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Boat people and gunships in the Mediterranean

12 May 2015

The challenge is to convince European governments and civil society that there is no easy solution to irregular migration, writes Klaus Neumann. In the meantime, it’s encouraging to see signs of solidarity

Right:

No easy solution: an Italian forensic police officer holds a numbered tag during the photographing of a man who disembarked from the Italian coast guard ship Fiorillo at Catania harbour in Sicily on 24 April 2015. Alessandra Tarantino/AP Photo

No easy solution: an Italian forensic police officer holds a numbered tag during the photographing of a man who disembarked from the Italian coast guard ship Fiorillo at Catania harbour in Sicily on 24 April 2015. Alessandra Tarantino/AP Photo


Australia might have halted the flow of “illegal maritime arrivals,” as they’ve been designated by the Abbott government since October 2013, but in Europe the boats keep coming. And many of those who embark on dangerously overcrowded vessels from Libya and other countries in North Africa never arrive.

In Libya alone, tens of thousands of people are believed to be waiting for an opportunity to make the dangerous voyage to Europe. Some estimates put the number at one million – but as the University of Queensland’s Phil Orchard has pointed out, we should be wary of figures like these. What we know for certain is that some 31,500 “boat people” arrived in Italy in the first three-and-a-half months of 2015. Another 1500 drowned trying to cross the Mediterranean Sea.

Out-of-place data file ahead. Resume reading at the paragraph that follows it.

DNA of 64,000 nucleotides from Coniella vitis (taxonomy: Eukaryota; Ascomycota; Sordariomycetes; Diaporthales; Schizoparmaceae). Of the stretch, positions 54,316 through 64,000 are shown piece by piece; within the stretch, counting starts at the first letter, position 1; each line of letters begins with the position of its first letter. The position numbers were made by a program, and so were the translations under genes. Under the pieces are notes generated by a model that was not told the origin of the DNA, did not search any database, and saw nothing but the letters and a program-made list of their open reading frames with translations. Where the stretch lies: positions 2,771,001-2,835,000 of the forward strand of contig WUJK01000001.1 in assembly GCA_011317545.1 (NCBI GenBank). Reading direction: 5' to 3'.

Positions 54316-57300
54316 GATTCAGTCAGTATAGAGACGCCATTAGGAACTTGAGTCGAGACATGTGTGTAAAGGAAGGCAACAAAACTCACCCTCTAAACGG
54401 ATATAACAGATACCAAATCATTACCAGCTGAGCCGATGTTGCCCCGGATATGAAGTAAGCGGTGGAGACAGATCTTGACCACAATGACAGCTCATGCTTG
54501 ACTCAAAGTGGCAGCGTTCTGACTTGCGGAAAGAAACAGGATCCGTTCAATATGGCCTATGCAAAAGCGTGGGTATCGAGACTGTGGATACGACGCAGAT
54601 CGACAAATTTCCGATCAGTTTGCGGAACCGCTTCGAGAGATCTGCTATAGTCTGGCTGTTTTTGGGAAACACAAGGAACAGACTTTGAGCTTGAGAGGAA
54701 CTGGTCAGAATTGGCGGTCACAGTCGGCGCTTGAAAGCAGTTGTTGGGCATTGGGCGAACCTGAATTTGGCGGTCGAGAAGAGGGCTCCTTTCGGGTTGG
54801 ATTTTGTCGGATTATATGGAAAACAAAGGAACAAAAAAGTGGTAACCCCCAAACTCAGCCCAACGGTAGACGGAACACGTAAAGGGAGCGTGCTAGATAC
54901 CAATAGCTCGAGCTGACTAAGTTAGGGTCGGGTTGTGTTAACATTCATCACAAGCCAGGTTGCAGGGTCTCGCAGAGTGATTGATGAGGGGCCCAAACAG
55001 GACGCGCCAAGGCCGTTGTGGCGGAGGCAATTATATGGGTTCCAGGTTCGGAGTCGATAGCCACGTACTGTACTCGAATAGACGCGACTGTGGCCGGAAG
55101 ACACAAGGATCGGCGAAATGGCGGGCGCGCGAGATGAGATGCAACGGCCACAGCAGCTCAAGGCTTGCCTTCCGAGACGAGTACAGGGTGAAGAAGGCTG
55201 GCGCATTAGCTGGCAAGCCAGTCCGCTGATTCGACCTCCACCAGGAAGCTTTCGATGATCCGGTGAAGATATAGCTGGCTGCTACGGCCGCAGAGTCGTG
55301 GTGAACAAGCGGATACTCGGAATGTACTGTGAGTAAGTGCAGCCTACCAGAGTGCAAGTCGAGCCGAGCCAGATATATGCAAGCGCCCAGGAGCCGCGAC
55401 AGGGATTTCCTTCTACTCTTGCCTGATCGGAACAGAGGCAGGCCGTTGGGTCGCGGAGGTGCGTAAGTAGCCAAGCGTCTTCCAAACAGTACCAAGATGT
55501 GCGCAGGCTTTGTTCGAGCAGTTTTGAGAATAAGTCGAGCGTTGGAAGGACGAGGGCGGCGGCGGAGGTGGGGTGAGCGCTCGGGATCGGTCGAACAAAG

About 80,000 irregular migrants are accommodated in Italy’s reception centres, with thousands of others living in the community. But many of those reaching Italy – or Greece, for that matter – are intent on lodging their claim for asylum in countries further to the north. Under the present EU arrangements, though, someone who arrives by boat in Italy but applies for asylum in Germany, for instance, will be sent back to Italy, which then has to deal with the asylum claim.

At least, that’s how the system is meant to work. But the Italians have been known to look the other way when migrants refuse to be fingerprinted after disembarking; and without fingerprints there is no way to prove where somebody entered Europe. And even if it’s certain that an asylum seeker entered Europe via Italy, he or she won’t necessarily be sent back there. Last month, the Council of Aliens Law Litigation, a Belgian administrative court, ruled in favour of two asylum seekers who claimed that they shouldn’t be sent back to Italy because their applications would not be handled correctly there.